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Y-90/Sr-90 and Th-234/U-238 Disequilibria: The Utility of Dual fast Process Chronometers as Tracers of Particle Dynamics in Shallow Coastal, Estuarine and Freshwater Systems

ABSTRACT<br/>OCE-0351824<br/><br/>In marine environments, particle-reactive scavenging rates, sediment trap efficiencies (e.g., Buesseler et al., 1994), surface sediment mixing, and vertical and horizontal particle transport rates have all been calculated in part by measuring the disequilibrium between naturally occurring, particle-reactive 234Th and its generally soluble parent, 238U. While measurements of 234Th/238U disequilibria have proven very useful in understanding particle dynamics in the open ocean, the utility and facility of using this radio chronometer diminishes in nearshore, estuarine and freshwater systems. Interestingly, 90Y is similar to 234Th in that it is particle reactive while its parent is generally non-reactive and a conservative constituent in aquatic systems. However, 90Y has a half-life of only 64 hours while 234Th has a half-life of 24.1 days.<br/><br/>In this study, researchers at the University of Wisconsin-Milwaukee intend to explore the utility of simultaneously measuring 90Y /90Sr and 234Th/238U disequilibria in both nearshore and offshore Lake Michigan as a novel means of quantifying short term temporal dynamics of particles in aquatic systems. Under steady state and non-steady state conditions both dissolved (< 0.45 um) and particle bound nuclide activities of 90Y, 90Sr, 234Th and 238U will be measured. Over the four-year project, these nuclides will be measured simultaneously in both shallow (<20 m) and deep (> 100 m) water stations with special emphasis on collecting samples during periods of calm, intense bottom sediment resuspension, intense primary production, and a whiting event. During the third and fourth years of this project, daily variations in 90Y /90Sr and 234Th/238U disequilibria in the water column will be measured in conjunction with daily measurements of excess particle-bound inventories of 90Y and 234Th on the lakebed during a series of 5-day cruises over different physical/seasonal regimes. Mathematical expressions used to relate 234Th/238U disequilibria to the physical dynamics of particles and particle-reactive species also apply to the 90Y /90Sr pair so that separate estimates of both particle scavenging and removal rates will be made.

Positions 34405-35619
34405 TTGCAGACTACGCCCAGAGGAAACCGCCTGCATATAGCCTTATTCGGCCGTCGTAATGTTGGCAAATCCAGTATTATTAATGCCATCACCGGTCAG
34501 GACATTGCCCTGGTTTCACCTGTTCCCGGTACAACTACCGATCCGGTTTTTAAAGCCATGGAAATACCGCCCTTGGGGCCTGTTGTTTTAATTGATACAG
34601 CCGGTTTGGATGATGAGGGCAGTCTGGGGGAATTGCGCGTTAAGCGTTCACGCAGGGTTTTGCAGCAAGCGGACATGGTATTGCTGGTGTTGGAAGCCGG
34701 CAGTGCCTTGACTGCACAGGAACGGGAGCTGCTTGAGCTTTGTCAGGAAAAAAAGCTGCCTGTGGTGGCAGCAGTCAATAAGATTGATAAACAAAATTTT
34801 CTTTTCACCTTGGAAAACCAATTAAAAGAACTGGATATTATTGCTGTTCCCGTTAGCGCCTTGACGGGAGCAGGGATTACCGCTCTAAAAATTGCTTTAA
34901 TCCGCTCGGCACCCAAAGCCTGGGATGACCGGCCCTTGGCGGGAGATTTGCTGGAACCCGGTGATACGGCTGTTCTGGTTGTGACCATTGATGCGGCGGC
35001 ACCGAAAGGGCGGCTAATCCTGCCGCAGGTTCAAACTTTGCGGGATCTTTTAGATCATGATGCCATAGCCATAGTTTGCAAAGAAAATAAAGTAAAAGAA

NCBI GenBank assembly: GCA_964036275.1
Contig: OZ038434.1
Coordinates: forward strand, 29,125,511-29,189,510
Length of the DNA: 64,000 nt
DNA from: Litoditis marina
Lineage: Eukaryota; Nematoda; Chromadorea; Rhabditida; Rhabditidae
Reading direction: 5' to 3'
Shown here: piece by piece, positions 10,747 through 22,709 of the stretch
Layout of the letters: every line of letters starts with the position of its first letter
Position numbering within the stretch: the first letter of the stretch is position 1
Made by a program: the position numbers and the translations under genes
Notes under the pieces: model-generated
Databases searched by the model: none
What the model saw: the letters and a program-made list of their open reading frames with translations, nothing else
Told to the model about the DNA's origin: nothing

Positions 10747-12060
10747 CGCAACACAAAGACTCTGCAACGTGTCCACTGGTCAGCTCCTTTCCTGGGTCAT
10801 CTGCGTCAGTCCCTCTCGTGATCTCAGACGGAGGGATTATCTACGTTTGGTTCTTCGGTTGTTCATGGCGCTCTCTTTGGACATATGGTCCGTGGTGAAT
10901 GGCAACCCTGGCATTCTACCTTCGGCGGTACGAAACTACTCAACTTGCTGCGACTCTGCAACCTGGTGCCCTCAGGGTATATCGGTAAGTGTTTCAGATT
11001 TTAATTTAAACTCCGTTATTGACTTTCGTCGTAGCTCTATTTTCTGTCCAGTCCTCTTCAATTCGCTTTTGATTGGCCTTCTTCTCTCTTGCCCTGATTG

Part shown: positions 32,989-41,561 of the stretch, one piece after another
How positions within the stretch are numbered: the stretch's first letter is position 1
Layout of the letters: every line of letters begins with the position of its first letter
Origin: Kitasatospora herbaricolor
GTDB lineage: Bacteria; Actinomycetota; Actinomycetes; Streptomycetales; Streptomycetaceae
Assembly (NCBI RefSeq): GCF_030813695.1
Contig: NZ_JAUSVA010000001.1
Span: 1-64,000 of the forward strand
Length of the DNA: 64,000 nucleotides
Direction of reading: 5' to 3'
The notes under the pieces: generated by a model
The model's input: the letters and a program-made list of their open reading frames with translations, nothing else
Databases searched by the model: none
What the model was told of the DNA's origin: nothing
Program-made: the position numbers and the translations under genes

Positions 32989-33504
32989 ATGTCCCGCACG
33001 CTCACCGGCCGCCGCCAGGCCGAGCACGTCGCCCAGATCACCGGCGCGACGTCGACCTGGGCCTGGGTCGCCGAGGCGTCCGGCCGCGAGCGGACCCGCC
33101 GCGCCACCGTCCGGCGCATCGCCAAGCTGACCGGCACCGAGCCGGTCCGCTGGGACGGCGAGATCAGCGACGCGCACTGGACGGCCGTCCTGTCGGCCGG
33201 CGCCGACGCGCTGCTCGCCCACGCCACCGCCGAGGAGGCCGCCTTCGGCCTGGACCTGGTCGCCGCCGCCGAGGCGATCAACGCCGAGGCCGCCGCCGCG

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In progress
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Project
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